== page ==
#HERROYALDOPENESS: Jazz/soul singer Bijoux takes center stage at South on Main Saturday night. - JOSHUA ASANTE
  • Joshua Asante
  • #HERROYALDOPENESS: Jazz/soul singer Bijoux takes center stage at South on Main Saturday night.



9 p.m. South on Main. $15.

If, like me, you've seen Bijoux work her vocal magic mostly in the periphery — as the secret weapon to outsized musical personalities like Rodney Block or Big Piph — imagine what Her Royal Dopeness can do when she's front and center. The woman has stage charisma for days, and she emotes like the jazz greats did, and do; even when the words are all in French, you can't help but understand exactly what she's singing. She's joined at South on Main by bassist Corey Harris, drummer Jonathan Burks and Andre Franklin on keys. Also, she's hinted that some "Love Is a Battlefield" may be involved. SS



6:30 p.m. KUHS-LP, 97.9 FM, 236 Ouachita Ave., Hot Springs. $25.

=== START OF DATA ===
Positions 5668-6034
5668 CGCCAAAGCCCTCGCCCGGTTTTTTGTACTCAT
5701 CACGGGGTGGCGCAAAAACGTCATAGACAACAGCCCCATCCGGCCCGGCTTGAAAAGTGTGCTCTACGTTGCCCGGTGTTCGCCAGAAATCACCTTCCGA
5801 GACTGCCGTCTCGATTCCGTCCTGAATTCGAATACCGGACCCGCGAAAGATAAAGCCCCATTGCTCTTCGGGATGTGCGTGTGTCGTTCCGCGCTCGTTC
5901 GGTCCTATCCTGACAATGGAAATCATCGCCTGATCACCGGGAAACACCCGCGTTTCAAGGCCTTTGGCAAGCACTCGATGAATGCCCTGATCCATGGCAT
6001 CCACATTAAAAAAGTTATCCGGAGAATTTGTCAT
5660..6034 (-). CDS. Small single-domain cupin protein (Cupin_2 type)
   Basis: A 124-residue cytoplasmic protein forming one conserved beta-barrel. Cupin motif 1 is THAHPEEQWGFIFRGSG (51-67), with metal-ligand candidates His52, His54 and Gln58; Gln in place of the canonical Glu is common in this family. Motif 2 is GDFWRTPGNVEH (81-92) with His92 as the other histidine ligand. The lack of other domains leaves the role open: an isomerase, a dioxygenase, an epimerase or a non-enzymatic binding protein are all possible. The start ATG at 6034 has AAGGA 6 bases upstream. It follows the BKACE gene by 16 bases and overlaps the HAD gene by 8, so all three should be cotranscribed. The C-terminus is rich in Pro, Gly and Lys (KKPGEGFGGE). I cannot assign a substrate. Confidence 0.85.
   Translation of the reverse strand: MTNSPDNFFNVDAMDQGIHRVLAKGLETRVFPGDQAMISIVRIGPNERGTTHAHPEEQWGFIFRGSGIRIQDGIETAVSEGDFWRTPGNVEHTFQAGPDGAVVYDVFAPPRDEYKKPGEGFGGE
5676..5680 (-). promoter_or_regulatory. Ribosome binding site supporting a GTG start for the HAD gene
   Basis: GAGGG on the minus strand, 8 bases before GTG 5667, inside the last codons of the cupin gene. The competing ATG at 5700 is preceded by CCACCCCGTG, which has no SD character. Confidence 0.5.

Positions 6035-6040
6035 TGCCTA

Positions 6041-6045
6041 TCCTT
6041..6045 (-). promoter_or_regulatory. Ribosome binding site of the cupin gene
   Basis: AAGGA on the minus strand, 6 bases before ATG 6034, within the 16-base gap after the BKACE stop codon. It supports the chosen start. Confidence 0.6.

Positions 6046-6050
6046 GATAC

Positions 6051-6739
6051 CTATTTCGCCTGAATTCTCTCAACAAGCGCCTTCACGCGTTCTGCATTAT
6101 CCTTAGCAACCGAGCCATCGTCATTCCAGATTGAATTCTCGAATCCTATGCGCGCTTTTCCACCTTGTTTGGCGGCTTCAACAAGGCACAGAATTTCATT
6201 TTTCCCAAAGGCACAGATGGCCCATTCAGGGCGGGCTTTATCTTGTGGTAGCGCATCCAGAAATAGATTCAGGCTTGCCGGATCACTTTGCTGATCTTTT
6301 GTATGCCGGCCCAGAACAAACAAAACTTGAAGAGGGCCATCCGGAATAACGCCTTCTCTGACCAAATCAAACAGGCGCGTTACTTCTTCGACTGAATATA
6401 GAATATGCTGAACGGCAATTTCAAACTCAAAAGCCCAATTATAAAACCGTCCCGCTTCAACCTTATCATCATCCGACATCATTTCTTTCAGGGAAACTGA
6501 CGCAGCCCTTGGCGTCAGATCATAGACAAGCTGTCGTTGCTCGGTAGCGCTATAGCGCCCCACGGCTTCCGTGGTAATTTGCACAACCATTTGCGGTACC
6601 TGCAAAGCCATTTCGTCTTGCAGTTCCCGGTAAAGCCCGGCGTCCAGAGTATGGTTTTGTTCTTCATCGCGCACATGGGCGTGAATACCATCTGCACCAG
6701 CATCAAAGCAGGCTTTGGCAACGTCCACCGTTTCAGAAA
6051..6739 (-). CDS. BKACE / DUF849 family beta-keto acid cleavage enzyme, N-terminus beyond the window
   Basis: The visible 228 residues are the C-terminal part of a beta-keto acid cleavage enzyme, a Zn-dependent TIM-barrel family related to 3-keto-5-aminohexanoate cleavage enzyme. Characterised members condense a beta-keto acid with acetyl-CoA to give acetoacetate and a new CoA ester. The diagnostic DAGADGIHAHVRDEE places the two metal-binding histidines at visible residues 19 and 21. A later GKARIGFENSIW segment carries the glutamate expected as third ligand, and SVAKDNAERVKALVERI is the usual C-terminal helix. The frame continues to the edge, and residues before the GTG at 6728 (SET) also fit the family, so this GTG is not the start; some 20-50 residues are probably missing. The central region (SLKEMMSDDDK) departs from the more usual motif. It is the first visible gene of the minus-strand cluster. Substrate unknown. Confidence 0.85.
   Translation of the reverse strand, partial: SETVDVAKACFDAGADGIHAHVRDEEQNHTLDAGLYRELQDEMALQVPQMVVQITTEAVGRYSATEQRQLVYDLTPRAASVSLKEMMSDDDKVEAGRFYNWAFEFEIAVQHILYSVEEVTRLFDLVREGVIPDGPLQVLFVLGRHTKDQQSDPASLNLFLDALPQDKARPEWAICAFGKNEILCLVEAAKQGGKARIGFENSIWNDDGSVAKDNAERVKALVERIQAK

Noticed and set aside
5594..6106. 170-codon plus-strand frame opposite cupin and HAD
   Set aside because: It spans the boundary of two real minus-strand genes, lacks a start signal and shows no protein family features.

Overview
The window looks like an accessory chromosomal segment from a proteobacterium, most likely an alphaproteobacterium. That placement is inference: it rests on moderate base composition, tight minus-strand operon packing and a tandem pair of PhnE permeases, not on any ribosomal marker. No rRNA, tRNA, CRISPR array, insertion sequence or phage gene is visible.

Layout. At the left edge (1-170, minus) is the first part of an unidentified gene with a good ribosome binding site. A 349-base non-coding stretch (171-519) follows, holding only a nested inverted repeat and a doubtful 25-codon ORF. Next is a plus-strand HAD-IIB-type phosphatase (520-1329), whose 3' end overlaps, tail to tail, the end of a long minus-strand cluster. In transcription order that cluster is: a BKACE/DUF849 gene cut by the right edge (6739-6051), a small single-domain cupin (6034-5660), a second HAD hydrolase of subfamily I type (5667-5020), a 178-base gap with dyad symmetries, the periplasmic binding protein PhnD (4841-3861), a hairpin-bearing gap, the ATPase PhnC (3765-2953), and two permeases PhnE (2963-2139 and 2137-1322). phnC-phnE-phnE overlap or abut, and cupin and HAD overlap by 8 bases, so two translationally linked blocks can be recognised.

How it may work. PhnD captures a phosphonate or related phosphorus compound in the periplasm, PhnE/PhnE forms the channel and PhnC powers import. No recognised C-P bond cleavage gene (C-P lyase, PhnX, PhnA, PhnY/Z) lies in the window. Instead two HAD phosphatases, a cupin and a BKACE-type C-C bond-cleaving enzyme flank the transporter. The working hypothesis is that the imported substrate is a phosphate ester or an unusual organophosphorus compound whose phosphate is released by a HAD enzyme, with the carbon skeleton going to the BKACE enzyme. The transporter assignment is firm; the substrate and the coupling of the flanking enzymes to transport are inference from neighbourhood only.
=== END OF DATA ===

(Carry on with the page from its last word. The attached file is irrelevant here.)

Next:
You can count the number of solar-powered FM radio stations in the country on one hand, and one of them is sitting on Ouachita Avenue just off Bathhouse Row. KUHS-LP (low power) is turning 2 this year, and they say they've got "some big announcements to make about improving their signal to better serve the listeners of Hot Springs and streamers around the world." On top of that, Station Manager Zac Smith and his wife, Cheryl Roorda, have been laying the groundwork and renovating the historic building that houses KUHS for an adjacent microbrewery and pizzeria, SQZBX. They're showing off some of that progress at this anniversary event. "Jimmy Daddy" Davis inaugurates the SQZBX stage, and we hope that somewhere in the crowd there will be that guy who blessed last year's party with a magnificent top hat, its apex adorned with a meticulously sculpted replica of the station's radiating tower. SS